The Administration already had legal clearance.  Marking out the contours of torture like the boundaries of a minefield, we were deemed free to do everything else, no matter how inimical to American values or international standards, to force our captives to talk.  The key rationalizing came from Jay Bybee of the Office of Legal Counsel (since rewarded by being elevated to the 11th Circuit bench).  In a lengthy August 1, 2002 memo to Presidential Counsel (now Attorney General) Alberto Gonzales — a memo which the Administration refused either to classify or to make available to Congress, although leaks unmasked it — Bybee parsed out the definition of torture so it consisted of very little.  It was not merely a matter of inflicting pain or discomfort or mental anguish to make someone talk; it had to be pain of a “level that would ordinarily be associated with a sufficiently serious physical condition or injury such as death, organ failure, or serious impairment of bodily functions.”  That memorable phrase had been wrenched out of context from statutes defining pain whose emergency palliation Medicare reimburses.[4]  But there is a world of difference between policies about pain we pay to alleviate and policies about pain we choose to inflict.  The moral implications are quite distinct.

             In fact, precisely because of its moral aspect, recognizing torture is like recognizing pornography.  To paraphrase Justice Stewart, we know it when we see it.  And torture we know by the line from a thousand old war movies: We Have Ways of Making You Talk.  Any pain, discomfort, mental anguish, or threat of the above, inflicted to force talk from a prisoner who wishes not to talk — that’s torture, and we all know it, and shame on anyone who says otherwise.  It has nothing to do with whether it makes the prisoner feel as if his kidneys are failing, or whether statute or treaty has described the exact way the anguish was inflicted.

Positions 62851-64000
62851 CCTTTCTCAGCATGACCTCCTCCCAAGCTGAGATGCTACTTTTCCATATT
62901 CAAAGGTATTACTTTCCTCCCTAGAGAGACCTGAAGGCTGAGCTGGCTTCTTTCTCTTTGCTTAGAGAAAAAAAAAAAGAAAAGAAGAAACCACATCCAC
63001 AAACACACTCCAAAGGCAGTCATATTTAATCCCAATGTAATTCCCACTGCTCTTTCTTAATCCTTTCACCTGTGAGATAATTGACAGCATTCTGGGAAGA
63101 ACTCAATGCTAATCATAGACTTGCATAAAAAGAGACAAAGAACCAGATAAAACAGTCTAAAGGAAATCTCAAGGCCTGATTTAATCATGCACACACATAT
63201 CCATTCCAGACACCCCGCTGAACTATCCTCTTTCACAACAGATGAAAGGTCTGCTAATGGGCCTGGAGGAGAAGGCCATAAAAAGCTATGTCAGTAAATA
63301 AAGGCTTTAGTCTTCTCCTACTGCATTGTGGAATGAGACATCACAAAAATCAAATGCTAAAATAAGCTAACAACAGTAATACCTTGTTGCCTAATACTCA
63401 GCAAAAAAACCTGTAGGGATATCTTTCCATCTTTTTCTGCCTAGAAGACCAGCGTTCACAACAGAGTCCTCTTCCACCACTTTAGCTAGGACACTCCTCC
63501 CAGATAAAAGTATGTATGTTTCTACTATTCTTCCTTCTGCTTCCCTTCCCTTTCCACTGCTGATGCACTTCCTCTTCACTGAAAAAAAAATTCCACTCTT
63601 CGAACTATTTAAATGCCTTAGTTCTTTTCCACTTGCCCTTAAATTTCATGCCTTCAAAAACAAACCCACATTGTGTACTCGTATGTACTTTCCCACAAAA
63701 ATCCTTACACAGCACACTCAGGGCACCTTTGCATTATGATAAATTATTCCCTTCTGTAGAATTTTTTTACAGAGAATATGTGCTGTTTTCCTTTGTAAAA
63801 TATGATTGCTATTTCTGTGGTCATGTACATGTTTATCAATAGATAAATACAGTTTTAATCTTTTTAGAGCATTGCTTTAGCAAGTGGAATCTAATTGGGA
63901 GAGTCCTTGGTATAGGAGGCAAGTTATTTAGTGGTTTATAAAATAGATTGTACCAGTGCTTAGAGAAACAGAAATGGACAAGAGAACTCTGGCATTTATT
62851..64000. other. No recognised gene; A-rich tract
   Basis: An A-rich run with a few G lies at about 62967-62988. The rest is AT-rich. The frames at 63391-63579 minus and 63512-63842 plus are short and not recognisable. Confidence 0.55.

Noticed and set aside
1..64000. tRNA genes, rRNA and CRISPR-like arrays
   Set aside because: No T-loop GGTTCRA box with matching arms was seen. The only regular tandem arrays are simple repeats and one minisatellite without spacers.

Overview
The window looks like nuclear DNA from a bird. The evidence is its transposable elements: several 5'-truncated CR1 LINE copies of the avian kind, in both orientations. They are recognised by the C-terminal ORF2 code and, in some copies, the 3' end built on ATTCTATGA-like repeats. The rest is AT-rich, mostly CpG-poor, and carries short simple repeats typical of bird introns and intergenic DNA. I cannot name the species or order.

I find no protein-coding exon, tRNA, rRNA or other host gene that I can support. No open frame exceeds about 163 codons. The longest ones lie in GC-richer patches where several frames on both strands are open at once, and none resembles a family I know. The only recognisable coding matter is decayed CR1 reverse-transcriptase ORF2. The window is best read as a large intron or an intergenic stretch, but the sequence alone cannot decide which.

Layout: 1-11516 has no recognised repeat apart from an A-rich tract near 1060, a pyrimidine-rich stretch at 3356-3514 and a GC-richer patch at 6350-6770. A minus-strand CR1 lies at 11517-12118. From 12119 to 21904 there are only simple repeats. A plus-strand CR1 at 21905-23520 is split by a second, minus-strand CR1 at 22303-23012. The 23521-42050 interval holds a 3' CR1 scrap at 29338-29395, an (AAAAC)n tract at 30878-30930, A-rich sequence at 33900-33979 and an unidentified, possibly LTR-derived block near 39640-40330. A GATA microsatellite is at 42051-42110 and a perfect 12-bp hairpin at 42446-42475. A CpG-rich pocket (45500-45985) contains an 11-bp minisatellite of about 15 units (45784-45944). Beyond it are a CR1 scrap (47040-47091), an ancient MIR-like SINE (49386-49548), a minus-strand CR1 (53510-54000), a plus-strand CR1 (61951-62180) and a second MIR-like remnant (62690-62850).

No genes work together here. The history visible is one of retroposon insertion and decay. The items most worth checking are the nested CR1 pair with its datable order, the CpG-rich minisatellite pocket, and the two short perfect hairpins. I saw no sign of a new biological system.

And every time, despite Bybee’s (dare we say it?) painstaking and tortured analysis, Bybee nearly found himself acknowledging this plain truth, he escaped by playing his trump card: Presidential warmaking power, the Bush lawyers’ talisman.  Torture, it seems, is a right constitutionally guaranteed our President in his role as Commander in Chief, in charge of our Nation’s defense.  Bybee commented that torture of individuals possessing foreknowledge of imminent attacks “would be justified under the doctrine of self-defense.”  “If hurting [the prisoner] is the only means to prevent the death or injury of others put at risk by [actions of co-conspirators], such torture should be permissible, and on the same basis that self-defense is permissible.”[5]